Foster kids and food… It sure can be a fucked-up relationship.

January 23, 2011 at 7:10 pm 68 comments

**Helpful tips towards the end…

So, this morning I woke up and as soon as I opened my eyes, a DONUT flashed before me.  I thought I was hallucinating, so I blinked my eyes and looked around…no donut.   But the image of a Krispy Kreme Chocolate Ice Creme Filled Donut freaking haunted me from the bathroom to the kitchen to down and up the stairs with the dogs.  Oh shit…have you evep to ar had one of those?  Let me put it this way, they are so sweet that my lips pucker when I eat one.

I understand that some of you may not know what a Krispy Kreme is….before you die, FIND OUT.

Donuts kick depressions’s ass!.

Krispy Kreme is famous for the donut machine that they use… the first one in the Smithsonian (CLICK HERE).   I have never been to the Smithsonian and dont know anything about it, but in the Krispy Kreme store, there are newspaper articles about it.  Honestly, the freaking donuts should be in the Smithsonian!!  You can smell them down the street…. and they melt in your mouth upon impact.

All I cared about was the donuts in my mouth…stuffing my feelings away.



Eating issues and disorders are not really funny. They can destroy lives, even if you don’t die from them.  When you read my blog, it is does come across humorous, but the truth is, my relationship with food is FUCKED UP.   Surprise!

Most foster kids relationship with food is


 I am always amazed at how many foster parents DO NOT understand food issues or freak out about them.  Seriously.  Really freak out about them…

This blog should help you guys gain some perspective on the issue and work towards “healing” the child’s food issues.  So calm down, stop freaking out that you found a month old, half-eaten banana in under the bed,….. and breathe.


Have you ever been starving?  I don’t mean “oh, I didn’t eat dinner TODAY” starving — I mean you are so fucking hungry you eat paper to try to stop the pain in your stomach?   or carpet?  Starving where you can feel your stomach eating itself.  That type of starving?   For weeks?   For longer?  Have you?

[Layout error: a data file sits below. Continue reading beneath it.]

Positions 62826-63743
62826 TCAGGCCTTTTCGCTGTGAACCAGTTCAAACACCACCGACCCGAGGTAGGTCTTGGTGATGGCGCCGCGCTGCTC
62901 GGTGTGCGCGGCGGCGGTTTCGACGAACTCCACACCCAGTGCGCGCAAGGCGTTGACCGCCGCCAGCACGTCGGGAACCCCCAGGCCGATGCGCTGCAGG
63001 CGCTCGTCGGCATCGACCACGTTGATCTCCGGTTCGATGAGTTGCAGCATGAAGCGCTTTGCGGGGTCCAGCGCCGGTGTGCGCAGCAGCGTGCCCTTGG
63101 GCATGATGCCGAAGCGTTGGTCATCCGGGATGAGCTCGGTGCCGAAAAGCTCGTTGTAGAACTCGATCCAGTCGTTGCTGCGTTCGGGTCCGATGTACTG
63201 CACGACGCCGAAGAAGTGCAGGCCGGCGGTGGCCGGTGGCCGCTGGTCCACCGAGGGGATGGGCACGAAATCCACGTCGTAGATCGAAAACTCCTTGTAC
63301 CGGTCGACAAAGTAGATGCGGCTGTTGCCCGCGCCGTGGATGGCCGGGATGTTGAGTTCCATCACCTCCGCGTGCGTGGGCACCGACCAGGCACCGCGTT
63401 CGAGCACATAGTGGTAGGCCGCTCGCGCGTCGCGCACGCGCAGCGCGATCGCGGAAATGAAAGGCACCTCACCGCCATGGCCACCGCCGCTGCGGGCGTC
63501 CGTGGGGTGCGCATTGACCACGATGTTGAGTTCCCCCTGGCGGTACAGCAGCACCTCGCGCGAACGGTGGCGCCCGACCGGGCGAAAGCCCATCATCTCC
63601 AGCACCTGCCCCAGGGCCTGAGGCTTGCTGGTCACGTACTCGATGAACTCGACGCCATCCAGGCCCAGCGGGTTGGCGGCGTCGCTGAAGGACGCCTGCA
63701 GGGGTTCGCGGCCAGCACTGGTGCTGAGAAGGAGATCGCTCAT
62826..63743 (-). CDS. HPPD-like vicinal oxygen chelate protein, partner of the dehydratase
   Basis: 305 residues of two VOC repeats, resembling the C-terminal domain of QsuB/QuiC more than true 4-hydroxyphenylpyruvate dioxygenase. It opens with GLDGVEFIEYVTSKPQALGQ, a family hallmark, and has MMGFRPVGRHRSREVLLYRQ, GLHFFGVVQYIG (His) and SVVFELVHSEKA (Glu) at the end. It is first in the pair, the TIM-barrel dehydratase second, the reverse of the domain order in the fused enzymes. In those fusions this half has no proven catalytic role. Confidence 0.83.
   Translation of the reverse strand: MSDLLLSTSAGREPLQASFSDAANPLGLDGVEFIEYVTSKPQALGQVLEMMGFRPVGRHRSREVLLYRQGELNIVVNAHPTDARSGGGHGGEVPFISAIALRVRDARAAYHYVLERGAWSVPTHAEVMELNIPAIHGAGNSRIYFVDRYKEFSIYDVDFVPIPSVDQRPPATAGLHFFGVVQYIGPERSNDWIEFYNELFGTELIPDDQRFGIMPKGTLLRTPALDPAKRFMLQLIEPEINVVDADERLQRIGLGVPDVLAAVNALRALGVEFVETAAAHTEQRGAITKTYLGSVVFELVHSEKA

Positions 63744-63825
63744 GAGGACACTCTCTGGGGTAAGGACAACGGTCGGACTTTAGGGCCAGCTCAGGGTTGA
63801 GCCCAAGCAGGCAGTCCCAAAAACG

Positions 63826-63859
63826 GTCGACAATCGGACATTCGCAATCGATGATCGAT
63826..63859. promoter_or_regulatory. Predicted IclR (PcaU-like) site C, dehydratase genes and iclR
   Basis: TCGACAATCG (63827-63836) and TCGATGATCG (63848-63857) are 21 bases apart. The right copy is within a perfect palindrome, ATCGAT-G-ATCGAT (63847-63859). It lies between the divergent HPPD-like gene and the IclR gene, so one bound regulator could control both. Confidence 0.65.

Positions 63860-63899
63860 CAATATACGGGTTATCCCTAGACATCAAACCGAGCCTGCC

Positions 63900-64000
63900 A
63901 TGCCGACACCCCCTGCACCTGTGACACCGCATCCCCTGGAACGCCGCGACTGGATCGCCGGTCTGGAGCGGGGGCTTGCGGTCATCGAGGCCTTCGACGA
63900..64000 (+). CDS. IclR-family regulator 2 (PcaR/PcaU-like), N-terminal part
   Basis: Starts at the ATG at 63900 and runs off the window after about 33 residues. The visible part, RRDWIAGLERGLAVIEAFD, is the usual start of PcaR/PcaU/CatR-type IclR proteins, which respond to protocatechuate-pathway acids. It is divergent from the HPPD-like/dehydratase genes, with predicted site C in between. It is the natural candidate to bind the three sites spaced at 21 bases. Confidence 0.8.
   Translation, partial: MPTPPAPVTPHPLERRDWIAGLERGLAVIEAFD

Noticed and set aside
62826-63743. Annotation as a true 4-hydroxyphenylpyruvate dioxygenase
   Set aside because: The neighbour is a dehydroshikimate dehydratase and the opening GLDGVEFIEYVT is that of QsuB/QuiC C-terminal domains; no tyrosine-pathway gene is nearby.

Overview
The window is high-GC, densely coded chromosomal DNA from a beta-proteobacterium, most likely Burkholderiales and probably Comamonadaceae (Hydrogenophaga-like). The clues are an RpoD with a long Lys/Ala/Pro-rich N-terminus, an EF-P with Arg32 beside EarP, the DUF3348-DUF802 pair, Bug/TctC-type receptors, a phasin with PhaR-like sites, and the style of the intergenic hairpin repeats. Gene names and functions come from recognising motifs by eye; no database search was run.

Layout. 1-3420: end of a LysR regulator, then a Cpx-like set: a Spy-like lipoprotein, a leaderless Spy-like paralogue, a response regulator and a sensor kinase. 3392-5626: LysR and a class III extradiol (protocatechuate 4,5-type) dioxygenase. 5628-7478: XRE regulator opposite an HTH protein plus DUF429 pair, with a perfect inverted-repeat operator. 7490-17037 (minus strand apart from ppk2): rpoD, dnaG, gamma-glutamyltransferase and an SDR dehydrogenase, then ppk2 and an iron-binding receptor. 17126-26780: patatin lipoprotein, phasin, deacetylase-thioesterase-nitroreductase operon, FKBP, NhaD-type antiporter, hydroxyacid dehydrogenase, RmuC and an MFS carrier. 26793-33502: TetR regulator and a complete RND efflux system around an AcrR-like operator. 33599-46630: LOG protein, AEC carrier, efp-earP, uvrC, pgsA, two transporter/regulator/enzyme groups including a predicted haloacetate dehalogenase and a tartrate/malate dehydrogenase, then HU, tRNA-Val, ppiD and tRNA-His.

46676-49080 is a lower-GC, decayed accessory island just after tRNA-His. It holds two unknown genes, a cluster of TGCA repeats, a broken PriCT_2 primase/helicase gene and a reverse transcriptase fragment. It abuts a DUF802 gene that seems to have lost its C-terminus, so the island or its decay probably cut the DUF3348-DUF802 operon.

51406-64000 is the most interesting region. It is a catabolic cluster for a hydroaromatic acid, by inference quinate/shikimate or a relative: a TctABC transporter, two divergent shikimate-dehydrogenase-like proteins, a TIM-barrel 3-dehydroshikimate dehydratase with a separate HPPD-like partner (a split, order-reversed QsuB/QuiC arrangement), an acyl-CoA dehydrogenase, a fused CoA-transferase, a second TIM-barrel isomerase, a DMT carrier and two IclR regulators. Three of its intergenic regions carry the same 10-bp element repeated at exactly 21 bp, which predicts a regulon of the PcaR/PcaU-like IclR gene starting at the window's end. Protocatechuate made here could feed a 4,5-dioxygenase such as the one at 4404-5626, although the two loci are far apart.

I can remember one time being so hungry I decided to eat carpet from the floor.  I was literally laying on the floor and pulling the carpet out with my teeth and eating it.  The carpet was red and at the time it smelled good and I believed that it would stop me from being hungry…  Other times I cried to my brother that I was so hungry.  Know what his solution was?   He found some newspaper and ripped it up and “showed me” how to eat it.  Two little kids sitting on the ground eating newspaper to  stop the starving.  I ate all kinds of paper in my life.

At some point, the starving feeling stops.  And then if you eat anything, you get sick.  It’s a shock to your body to have food and you puke or your stomach hurts or you get diarrhea because its not used to having something in it.  This sometimes happened during the summer months, when there was no free lunch because there was no school.

Have you ever wondered when your next any food item will come– when your parents will put something in the refrigerator or the cabinet?  Anything at all?  And you give up waiting and search the trash cans, willing to eat bread that is soggy?   Or half-eaten pizza that you  find under table trash and cigarette ashes from a restuarant?


Welcome to my world.

So, when I got to foster care and there was food everyday…

I did not know what to do.

Eat it all immediately in case there was no more tomorrow?

Steal it and hide it all over, so I was sure to have some in case there was no more?

Not eat?  — Because when you eat and then there is none again….the pain gets worse.